也是廚房之歌──抹布頌

這篇「抹布頌」雖然可以說是「廚房之歌」的序曲,但是不知道為什麼,編書時我們並沒有把它放進來。

文章寫於四年前,那時Abby要升高三。通常我要她翻譯我的生活短文總是有「目的」的,大概怕她把我的生活叮嚀當成馬耳東風吧!如果翻譯,得看得更仔細些,所以常常跟孩子有這種小練習。

把它補在「廚房之歌」的花園版,照片則是原本拍給書本那篇「廚房裡的耶誕味」。

抹布頌 In Praise of Rags

我每個月往返於新加坡 和台灣之間照顧家庭和工作,回到台南店裡,工讀的小朋友們總會送我一份“小禮物”──滿紙袋的髒抹布或地墊。我把這些抹布都帶回家裡洗衣間的水槽中分類泡洗,然後在南台灣晴麗的日照裡為它們一條條做日光浴。洗衣間是我廚房之樂的延伸地,再髒的抹布也能在我潔白磁磚砌起的洗滌槽中脫去污垢,我喜歡從這種簡單的勞務裡體會傳統生活的快樂。

Every month I commute between Singapore and  Taiwan, juggling family duties and work. Whenever I return to Tainan, the part-time students who work in our restaurants would always welcome me with a little “gift” – a full bag of dirty rags or mats. I would take everything back to the laundry room at home and divide them up for soaking. Then, under the brilliance of that southern Taiwanese sun, I would lay them out one by one to enjoy a sunbath. The laundry room provides an extension to the joy I feel in the kitchen, for even the dirtiest rag could shed its stains in my white-brick sink. I like experiencing the happiness of a traditional lifestyle that stems from simple labor.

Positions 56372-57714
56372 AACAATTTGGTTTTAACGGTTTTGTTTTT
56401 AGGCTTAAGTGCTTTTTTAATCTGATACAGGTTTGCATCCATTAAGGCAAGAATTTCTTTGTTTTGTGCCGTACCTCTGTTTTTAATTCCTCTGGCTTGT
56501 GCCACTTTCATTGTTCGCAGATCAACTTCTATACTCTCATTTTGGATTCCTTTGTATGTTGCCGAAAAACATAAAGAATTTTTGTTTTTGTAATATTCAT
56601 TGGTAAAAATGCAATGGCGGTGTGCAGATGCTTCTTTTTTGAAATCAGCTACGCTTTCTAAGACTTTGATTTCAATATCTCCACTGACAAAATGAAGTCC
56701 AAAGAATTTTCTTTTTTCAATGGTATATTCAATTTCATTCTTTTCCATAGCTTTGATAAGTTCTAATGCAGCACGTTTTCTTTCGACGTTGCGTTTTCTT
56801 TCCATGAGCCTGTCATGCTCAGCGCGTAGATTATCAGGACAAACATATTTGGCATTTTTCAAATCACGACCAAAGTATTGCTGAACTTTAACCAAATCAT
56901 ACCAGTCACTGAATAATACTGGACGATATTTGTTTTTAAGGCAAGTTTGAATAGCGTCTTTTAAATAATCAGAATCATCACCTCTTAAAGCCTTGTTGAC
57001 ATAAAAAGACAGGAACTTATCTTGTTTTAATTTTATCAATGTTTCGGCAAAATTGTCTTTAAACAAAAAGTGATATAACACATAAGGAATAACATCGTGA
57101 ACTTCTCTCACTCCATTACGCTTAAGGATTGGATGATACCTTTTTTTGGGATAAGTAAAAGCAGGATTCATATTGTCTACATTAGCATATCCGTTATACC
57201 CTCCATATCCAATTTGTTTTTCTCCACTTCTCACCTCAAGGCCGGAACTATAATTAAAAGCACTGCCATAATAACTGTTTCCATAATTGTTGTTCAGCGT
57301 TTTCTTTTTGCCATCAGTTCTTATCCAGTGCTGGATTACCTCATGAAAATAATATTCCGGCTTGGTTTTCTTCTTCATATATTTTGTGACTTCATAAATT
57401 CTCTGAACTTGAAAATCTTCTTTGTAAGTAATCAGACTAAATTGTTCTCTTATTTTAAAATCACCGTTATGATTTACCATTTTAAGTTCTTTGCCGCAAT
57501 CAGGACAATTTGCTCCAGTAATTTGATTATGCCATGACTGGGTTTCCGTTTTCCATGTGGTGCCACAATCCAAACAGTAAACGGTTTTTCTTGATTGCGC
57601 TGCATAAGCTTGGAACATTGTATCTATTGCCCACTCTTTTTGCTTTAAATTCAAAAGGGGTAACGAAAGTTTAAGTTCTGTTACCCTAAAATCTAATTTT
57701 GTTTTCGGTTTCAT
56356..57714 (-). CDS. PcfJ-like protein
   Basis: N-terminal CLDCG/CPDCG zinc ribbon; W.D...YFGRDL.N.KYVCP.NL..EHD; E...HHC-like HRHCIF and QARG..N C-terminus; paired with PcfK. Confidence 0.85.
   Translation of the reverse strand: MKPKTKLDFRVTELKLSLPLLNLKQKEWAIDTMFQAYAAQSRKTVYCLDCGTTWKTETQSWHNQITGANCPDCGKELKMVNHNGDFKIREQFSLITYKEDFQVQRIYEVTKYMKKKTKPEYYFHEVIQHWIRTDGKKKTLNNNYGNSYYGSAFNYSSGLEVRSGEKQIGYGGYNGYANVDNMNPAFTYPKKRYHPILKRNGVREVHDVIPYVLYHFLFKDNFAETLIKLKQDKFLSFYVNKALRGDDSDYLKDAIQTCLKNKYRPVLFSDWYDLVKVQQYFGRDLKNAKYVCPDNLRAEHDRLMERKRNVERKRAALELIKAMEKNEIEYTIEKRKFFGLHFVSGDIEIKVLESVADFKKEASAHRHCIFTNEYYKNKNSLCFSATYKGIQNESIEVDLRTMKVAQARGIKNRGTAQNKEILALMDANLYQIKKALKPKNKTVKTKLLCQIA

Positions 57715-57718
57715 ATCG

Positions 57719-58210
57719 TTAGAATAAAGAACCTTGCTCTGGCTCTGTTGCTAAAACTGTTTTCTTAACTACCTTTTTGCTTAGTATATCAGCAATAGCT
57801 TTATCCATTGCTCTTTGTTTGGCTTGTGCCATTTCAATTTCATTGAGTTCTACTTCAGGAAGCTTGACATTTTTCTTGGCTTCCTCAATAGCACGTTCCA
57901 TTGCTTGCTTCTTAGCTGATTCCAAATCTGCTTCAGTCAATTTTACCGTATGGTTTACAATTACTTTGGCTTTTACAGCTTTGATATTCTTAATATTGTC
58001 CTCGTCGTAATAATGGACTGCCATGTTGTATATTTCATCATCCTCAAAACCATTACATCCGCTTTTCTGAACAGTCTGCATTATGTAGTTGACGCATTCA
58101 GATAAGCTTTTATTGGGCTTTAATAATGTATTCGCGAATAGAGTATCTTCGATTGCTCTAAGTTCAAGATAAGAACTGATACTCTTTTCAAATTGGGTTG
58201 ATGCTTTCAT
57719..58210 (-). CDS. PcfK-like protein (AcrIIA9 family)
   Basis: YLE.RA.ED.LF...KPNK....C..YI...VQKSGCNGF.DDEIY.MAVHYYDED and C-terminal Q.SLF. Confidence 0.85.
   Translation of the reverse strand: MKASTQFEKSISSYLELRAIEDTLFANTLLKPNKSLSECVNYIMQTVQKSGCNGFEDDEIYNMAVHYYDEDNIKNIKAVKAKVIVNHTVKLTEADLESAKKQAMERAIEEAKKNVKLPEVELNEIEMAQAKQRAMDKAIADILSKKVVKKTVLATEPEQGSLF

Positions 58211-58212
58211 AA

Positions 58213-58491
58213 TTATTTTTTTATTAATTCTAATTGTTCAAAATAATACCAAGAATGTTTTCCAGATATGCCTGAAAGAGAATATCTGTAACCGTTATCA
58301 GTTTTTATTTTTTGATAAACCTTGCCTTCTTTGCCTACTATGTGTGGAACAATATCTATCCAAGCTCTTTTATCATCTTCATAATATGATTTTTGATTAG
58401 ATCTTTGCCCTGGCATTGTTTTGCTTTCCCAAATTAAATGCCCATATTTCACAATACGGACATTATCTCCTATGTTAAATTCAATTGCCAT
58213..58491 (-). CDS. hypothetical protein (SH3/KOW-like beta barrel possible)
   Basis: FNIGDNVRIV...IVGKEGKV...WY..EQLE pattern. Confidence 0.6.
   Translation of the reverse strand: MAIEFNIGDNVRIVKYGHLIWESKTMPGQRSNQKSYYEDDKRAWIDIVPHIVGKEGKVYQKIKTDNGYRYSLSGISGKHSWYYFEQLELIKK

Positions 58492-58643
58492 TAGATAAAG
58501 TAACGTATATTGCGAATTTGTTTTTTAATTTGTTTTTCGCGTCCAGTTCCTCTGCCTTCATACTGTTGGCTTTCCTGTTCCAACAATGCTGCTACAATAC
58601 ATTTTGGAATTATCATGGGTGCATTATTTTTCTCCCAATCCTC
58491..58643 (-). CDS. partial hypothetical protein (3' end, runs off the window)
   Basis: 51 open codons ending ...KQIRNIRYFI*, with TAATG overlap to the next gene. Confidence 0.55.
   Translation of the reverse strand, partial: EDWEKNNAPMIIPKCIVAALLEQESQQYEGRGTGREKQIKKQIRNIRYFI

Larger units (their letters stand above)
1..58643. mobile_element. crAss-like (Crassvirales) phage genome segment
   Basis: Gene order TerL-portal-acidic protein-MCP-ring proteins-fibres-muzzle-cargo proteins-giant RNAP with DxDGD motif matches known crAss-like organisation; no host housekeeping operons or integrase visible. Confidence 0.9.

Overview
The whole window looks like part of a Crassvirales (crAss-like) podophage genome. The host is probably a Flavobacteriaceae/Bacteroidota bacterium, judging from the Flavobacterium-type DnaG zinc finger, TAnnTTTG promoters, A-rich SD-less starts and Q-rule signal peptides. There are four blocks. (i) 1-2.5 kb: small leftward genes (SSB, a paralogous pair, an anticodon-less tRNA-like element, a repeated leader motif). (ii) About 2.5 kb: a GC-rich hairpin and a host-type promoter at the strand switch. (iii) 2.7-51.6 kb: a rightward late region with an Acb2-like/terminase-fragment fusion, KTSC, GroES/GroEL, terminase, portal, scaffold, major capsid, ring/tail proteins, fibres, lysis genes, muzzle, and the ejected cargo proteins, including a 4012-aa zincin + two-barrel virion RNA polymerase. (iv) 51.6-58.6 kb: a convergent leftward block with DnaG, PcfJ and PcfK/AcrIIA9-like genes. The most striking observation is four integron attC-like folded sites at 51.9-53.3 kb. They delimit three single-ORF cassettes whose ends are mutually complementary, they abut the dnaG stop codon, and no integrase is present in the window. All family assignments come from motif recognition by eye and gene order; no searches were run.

曬乾後的抹布是酥脆的,有著烘乾機永遠不能給予的自然新鮮感,我架起我那堅實的老爺燙衣板,一條條整燙素色的、格子布的抹布,再一落落分給慶中店和凱旋店。抹布裝進紙袋前,我總會好好看看它們,想著這些親手洗燙的抹布在我離家時,能不能為我捎一份心意到店裡去?

The rags are crisp after sun-dried, with freshness impossible to obtain using a drier. I would set up my old-fashioned yet sturdy ironing board to iron out every plain or checkered rag, and drop them off at the Chin-Jong and Kai-shang store afterwards. Before I bag them again, I would always take a good look, wondering if these hand-washed and ironed rags would emit a glow of my thoughtfulness for the stores in the days when I am away.

從小我就深知抹布的種種好處,它們不只幫助我們擦乾抹淨許多可愛的角落,抹布也是廚房生活的一種飾物和樂趣。我有許多抹布,細白棉布、鏽上可愛小圖案的長方斤掛在洗手間擦手;各式格子的大小抹布用來襯墊待乾的器物;蓬鬆吸水的毛巾抹布放在廚房、純白不織布的方巾用來濕擦爐台櫃子。不同的抹布各司其職,清洗的時候也分盆浸泡,所以一條抹布常常可以用上很多年還非常好看。不只好看,我想我為家庭和工作所付出的快樂時光,也一定停格在那一方方的織縫與布紋裡了。

I have known the various benefits of rags since my childhood: not only do they assist us in wiping clean many adorable corners, but rags are also ornaments in the kitchen where they add the ingredient of fun. I have lots of rags: white cotton ones sewn with cute little patterns for drying hands in the bathroom, all sorts of checkered cloths that come in difference sizes for padding containers as they dry, puffy water-absorbing towels in the kitchen to wipe hands with, as well as snow white pieces of unwoven fabric for cleaning stoves and cupboards. Each rag assumes its befitting job, so in cleansing they must be separated into different buckets for soaking. This way, a rag can often be burdened for many years and still look marvelous! Most of all, I believe all the happy times I put in for my family and career are preserved in those squares of textile